The coming of age movie has been a huge hit in the past few years, and as I’ve grown into my mid 20’s, it’s officially time that these start hitting closer and closer to home. Taking his first turn as director and screenwriter, Jonah Hill’s Mid90’s is an authentic depiction of the friendships and experiences you form and go through at very vulnerable parts of your life.

Through the lens of Stevie, a 13 year old boy with a difficult family life (I have a bit to say about this later), the film explores his attempts to find a place where he feels at home. For Stevie, that home is the streets of Los Angeles among a group of slightly older skaters who also each have a variety of goals, aspirations, and personal struggles.  Quickly given the name Sunburn, Stevie soon succumbs to the temptations the older teens expose him to as an escape.

One aspect I admire most about the film is how authentic the screenplay is.  Hill doesn’t shy away from depicting the youthful counterculture for what it was.  There are plenty of casual racial and homophobic slurs to be found here, as well as a heaping tablespoon of toxic masculinity.  There’s even a sure to be controversial scene involving sexual assault.  But Mid90’s doesn’t just serve as a pure nostalgia trip that includes these things simply for authenticity.  The movie takes several moments to address these toxic behaviors and doesn’t put it on a pedestal.  These are troubled, broken characters, and the movie treats them as such despite their ages.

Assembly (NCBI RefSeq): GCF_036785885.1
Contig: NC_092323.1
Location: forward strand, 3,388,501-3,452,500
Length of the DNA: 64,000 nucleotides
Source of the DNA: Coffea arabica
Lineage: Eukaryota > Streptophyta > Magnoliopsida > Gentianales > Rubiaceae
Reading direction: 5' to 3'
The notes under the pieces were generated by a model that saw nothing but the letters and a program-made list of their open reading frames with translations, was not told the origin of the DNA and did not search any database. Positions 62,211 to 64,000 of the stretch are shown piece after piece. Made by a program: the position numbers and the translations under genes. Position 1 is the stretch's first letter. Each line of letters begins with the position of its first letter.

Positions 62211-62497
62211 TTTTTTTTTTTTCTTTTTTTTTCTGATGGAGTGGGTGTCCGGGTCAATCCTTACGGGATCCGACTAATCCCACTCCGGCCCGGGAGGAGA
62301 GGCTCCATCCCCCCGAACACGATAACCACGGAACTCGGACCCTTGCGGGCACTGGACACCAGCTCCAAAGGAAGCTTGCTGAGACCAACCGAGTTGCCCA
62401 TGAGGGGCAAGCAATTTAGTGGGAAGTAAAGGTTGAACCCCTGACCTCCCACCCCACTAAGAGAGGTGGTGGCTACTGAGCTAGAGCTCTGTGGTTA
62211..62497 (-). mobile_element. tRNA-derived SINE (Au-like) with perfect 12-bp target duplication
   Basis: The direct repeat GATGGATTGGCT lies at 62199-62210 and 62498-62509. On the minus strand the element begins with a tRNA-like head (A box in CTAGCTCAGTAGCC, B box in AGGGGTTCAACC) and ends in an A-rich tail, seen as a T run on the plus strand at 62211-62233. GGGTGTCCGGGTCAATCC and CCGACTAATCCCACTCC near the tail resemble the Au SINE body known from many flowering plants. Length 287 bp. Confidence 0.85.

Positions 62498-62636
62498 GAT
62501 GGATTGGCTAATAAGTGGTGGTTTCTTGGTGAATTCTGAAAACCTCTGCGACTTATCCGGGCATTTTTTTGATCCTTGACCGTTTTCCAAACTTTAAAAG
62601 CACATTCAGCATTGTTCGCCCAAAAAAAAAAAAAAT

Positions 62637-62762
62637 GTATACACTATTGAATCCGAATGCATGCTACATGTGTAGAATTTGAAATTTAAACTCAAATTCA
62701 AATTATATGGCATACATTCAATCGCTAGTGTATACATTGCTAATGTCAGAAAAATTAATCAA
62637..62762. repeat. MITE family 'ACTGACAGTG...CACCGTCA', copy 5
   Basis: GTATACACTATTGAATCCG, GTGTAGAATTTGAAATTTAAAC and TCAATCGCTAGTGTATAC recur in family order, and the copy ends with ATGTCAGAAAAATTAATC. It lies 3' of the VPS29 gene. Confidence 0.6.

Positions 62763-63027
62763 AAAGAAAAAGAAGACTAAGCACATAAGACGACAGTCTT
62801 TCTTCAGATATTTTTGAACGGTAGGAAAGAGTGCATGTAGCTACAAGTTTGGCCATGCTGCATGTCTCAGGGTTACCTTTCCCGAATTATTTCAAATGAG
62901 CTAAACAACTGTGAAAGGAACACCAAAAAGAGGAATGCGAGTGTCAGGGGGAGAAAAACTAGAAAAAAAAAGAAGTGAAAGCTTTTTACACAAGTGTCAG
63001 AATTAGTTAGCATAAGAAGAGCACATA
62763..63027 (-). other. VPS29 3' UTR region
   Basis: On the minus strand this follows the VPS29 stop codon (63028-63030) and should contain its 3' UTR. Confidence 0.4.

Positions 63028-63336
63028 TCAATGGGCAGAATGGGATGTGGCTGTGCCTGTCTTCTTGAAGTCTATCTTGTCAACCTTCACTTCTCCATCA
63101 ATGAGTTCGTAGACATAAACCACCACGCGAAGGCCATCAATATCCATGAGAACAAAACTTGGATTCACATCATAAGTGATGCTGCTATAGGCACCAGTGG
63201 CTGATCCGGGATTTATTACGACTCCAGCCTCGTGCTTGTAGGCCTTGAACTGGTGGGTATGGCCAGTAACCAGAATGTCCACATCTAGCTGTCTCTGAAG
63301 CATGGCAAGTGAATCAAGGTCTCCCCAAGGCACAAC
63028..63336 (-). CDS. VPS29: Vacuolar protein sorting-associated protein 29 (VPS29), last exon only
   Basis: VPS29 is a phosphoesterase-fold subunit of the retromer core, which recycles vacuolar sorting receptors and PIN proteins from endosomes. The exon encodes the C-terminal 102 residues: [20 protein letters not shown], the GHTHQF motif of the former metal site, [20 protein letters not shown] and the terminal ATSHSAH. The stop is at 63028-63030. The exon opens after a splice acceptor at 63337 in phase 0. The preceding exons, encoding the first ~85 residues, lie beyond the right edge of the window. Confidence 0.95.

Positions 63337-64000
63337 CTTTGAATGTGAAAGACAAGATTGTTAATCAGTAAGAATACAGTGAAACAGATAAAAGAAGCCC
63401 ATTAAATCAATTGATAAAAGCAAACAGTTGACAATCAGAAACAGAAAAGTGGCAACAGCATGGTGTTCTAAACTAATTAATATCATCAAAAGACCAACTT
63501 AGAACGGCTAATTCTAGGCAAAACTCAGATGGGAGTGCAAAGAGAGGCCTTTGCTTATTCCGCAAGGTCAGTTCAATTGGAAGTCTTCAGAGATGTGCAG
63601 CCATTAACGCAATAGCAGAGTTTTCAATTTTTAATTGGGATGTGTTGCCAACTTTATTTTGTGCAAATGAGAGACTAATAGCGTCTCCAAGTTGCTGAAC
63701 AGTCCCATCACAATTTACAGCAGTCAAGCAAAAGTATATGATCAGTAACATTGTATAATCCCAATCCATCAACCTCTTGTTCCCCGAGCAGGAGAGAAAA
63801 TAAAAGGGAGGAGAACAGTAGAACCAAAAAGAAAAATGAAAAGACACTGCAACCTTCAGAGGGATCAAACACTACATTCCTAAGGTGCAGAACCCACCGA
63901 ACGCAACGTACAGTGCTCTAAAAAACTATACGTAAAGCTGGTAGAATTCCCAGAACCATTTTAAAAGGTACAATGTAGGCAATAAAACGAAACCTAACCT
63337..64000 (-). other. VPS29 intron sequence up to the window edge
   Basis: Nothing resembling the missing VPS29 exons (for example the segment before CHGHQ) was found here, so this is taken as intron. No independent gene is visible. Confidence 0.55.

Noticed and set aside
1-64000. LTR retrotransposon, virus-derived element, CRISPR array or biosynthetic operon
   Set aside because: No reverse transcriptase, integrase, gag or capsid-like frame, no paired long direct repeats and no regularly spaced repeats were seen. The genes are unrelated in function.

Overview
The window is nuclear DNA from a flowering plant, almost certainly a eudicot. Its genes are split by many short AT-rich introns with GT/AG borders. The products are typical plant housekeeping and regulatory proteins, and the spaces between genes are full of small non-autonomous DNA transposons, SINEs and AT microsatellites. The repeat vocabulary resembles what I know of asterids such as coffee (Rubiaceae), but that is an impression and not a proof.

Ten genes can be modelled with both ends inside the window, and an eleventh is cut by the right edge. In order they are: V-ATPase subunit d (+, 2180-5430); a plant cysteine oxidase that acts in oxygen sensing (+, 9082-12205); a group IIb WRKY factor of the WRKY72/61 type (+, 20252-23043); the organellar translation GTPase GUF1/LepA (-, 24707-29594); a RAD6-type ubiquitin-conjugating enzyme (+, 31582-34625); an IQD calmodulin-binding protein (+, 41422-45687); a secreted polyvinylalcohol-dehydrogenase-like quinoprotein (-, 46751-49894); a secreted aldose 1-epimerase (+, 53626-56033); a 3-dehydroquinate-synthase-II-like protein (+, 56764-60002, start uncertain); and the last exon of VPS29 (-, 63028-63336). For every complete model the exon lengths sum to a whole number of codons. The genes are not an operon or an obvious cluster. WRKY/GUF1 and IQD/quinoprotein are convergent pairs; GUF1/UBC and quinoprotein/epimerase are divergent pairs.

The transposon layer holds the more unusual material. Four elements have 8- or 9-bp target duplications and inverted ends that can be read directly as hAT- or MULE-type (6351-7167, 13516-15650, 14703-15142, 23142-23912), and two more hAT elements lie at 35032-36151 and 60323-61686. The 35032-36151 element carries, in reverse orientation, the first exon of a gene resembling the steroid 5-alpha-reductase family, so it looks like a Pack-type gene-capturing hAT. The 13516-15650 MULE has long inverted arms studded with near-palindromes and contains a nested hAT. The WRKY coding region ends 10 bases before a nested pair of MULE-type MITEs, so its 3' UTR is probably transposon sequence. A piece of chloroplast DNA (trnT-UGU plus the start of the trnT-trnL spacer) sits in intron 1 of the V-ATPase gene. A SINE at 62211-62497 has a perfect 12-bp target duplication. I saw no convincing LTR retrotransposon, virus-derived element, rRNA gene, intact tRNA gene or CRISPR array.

The cast of actors portraying the crew that Sunny Suljic’s Stevie befriends are comprised of… well, not actors.  A24 have worked their magic again, hiring authentic skaters to portray these characters, much like last year’s The Florida Project (please see it if you haven’t) used real life Floridians to round out most of its cast. Na-kel Smith’s Ray is the real standout here, as he delivers a truly great acting performance in one of the movies best and most emotional scenes.

Stevie’s family are portrayed by the two most established actors in the cast – Katherine Waterson and Lucas Hedges – but this is where most of my issues with the movie lie.  These characters aren’t really ever developed beyond that of concerned mother and abusive older brother.  When compared to something like Laurie Metcalf’s character in Lady Bird (I’m gonna keep referencing these excellent A24 outings), Waterson and Hedges aren’t really given much depth or nuance.  We never find out exactly what is making his brother so angry, or really anything about the mother other than the fact that she became a mom before turning 18.  The movie is only 85 minutes long, so I feel there could have been more context given to what makes those characters tick.

With a minimalist approach and a heavy amount of restraint, Mid90’s isn’t a movie about skateboarding, but rather damaged youth and the adversities of growing up in a world that seems to be against you.  It probably won’t speak to everyone, as this is a movie about a time and its culture that is very specific, but the highs heavily outweigh the lows.

Green Book

It’s Oscar season baby, and you know what that means: movies with social messages time.

Green Book is a movie you can pretty much read from a mile away after seeing its trailer for the first time.  Based on a true story, an Italian-American small time hustler with a heart of gold must leave his struggling family to take a job driving for a wealthy man he believes to be a medical doctor. Of course, he soon learns it’s a bit more complicated than that.  Green Book derives it’s title from The Negro Motorist Green Book, an accommodations guide book for African-Americans to follow while traveling in the Jim Crow south.  The film starts a dynamic duo of Oscar friendly actors Viggo Mortensen and Mahershala Ali, the latter of who has become one of my favorite actors since he broke out in the early seasons of House of Cards, and the goods are definitely delivered in that regard.